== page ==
The actress that played Queen Elizabeth, was a little-worth termagant woman, and, in addition to other laxities of conduct, was addicted to the immorality of taking more than did her good, and when in her cups, she would rant and ring fiercer than old Queen Elizabeth ever could do herself. Queen Mary’s part was done by a bonny genty young lady, that was said to have run away from a boarding-school, and, by all accounts, she acted wonderful well. But she too was not altogether without a flaw, so that there was a division in the town between their admirers and visiters; some maintaining, as I was told, that Mrs Beaufort, if she would keep herself sober, was not only a finer woman, but more of a lady, and a better actress, than Miss Scarborough, while others considered her as a vulgar regimental virago.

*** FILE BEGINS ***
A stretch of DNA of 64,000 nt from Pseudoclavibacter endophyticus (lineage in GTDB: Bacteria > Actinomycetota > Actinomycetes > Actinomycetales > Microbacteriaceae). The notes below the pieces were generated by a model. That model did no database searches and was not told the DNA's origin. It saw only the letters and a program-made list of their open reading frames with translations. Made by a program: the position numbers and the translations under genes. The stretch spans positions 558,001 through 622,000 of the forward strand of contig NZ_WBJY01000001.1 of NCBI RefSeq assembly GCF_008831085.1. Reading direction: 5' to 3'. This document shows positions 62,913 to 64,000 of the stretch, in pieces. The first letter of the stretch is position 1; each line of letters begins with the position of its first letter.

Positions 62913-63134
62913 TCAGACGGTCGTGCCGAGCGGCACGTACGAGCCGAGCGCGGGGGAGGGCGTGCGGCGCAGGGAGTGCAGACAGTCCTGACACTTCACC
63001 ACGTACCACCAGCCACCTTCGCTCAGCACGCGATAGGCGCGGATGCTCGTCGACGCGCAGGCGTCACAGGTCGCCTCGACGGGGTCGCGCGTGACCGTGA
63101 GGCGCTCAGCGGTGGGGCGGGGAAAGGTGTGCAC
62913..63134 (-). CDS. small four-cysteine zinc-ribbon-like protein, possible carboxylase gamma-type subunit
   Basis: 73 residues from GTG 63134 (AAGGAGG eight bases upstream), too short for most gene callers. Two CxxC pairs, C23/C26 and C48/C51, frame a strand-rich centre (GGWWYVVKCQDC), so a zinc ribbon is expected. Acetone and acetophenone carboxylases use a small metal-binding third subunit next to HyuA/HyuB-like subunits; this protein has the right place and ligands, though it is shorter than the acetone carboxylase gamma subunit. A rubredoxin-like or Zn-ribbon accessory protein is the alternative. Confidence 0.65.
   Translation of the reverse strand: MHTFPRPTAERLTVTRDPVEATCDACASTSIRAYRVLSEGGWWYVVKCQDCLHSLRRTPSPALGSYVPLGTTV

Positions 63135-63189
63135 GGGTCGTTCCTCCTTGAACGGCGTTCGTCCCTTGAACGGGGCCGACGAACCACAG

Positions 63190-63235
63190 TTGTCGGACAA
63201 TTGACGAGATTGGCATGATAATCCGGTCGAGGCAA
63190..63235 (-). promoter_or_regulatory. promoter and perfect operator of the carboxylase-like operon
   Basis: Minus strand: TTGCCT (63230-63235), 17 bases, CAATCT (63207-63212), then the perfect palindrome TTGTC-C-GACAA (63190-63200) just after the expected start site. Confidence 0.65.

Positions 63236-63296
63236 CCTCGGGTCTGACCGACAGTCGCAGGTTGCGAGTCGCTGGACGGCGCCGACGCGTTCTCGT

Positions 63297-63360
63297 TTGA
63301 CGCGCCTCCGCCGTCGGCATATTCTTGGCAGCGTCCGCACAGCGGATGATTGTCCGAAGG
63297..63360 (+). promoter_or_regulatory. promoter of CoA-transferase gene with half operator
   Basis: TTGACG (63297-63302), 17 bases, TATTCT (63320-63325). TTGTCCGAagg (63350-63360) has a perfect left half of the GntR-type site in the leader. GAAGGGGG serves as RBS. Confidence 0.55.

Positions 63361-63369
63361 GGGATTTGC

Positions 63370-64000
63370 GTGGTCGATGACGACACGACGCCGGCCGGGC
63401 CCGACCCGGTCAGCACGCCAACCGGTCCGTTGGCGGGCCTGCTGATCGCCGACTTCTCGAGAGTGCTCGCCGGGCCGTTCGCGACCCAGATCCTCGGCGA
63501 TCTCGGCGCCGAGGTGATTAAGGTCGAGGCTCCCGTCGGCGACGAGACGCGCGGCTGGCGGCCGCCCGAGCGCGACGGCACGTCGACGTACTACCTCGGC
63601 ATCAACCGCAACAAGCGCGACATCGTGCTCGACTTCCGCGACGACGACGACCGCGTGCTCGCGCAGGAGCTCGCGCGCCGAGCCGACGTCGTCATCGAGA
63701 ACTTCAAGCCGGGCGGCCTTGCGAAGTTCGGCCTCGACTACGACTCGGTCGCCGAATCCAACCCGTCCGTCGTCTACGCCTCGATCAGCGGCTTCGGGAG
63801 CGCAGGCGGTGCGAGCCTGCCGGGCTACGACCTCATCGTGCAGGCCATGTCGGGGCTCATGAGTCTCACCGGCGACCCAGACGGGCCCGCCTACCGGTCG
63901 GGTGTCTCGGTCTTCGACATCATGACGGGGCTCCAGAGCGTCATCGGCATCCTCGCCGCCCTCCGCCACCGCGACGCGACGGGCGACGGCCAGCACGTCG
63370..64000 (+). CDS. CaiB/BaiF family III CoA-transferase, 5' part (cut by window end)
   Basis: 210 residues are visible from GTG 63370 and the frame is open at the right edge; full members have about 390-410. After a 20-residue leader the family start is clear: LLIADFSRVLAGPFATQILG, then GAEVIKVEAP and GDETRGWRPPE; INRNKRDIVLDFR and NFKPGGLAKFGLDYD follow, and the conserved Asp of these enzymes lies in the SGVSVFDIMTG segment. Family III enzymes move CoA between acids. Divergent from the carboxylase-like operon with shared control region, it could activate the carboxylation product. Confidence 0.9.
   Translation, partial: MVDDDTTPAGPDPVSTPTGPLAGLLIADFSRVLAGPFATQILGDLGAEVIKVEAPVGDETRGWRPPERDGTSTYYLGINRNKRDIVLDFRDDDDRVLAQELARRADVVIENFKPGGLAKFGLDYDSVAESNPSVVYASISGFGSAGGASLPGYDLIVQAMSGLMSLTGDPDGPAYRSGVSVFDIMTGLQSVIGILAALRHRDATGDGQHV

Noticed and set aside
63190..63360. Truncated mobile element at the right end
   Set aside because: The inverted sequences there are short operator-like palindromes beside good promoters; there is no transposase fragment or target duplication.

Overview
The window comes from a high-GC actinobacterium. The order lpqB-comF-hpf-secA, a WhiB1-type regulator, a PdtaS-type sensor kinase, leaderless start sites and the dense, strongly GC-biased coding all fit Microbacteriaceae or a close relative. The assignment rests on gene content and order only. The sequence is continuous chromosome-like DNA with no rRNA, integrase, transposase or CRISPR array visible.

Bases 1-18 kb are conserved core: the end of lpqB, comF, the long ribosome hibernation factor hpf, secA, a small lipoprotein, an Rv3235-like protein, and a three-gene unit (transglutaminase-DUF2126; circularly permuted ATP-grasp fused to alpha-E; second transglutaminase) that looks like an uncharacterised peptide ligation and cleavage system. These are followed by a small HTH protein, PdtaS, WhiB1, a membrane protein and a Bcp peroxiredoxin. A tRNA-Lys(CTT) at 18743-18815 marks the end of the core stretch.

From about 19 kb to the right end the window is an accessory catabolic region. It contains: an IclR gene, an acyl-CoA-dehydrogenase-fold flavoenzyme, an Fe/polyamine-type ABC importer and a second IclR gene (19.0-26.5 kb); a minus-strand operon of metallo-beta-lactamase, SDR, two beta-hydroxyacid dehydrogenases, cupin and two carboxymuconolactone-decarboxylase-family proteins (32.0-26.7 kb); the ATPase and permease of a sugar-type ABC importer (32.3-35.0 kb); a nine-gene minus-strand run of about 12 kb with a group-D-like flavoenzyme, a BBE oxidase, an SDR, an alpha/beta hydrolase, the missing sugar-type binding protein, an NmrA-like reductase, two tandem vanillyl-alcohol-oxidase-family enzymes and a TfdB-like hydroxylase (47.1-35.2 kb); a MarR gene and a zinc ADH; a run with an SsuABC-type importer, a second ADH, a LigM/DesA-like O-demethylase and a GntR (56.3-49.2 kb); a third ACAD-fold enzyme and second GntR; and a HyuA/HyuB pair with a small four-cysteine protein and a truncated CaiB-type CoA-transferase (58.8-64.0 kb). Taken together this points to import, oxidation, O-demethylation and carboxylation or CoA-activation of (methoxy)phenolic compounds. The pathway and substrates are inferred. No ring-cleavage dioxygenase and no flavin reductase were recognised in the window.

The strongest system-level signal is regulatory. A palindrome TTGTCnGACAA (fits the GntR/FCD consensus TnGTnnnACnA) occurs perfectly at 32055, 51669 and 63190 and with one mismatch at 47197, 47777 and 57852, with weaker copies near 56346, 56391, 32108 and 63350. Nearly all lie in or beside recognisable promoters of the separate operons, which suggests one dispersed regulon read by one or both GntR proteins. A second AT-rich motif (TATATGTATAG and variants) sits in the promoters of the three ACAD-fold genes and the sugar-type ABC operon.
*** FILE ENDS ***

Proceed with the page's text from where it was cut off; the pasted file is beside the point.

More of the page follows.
The play of Mary Queen of Scots, causing a great congregation of the rival partizans of the two ladies to meet in the Tappit-hen’s public, some contention took place about the merits of their respective favourites, and, from less to more, hands were raised, and blows given, and the trades’-lads, being as hot in their differences as the gentlemen, a dreadful riot ensued. Gillstoups, porter bottles, and penny pies flew like balls and bomb-shells in battle. Mrs Fenton, with her mutch off, and her hair loose, with wide and wild arms, like a witch in a whirlwind, was seen trying to sunder the challengers, and the champions. Finding, however, her endeavours unavailing, and fearing that murder would be committed, she ran like desperation into the streets, crying for help. I was just at the time stepping into my bed, when I heard the uproar, and, dressing myself again, I went out to the street; for the sound and din of the riot came raging through the silence of the midnight, like the tearing and swearing of the multitude at a house on fire, and I thought no less an accident could be the cause.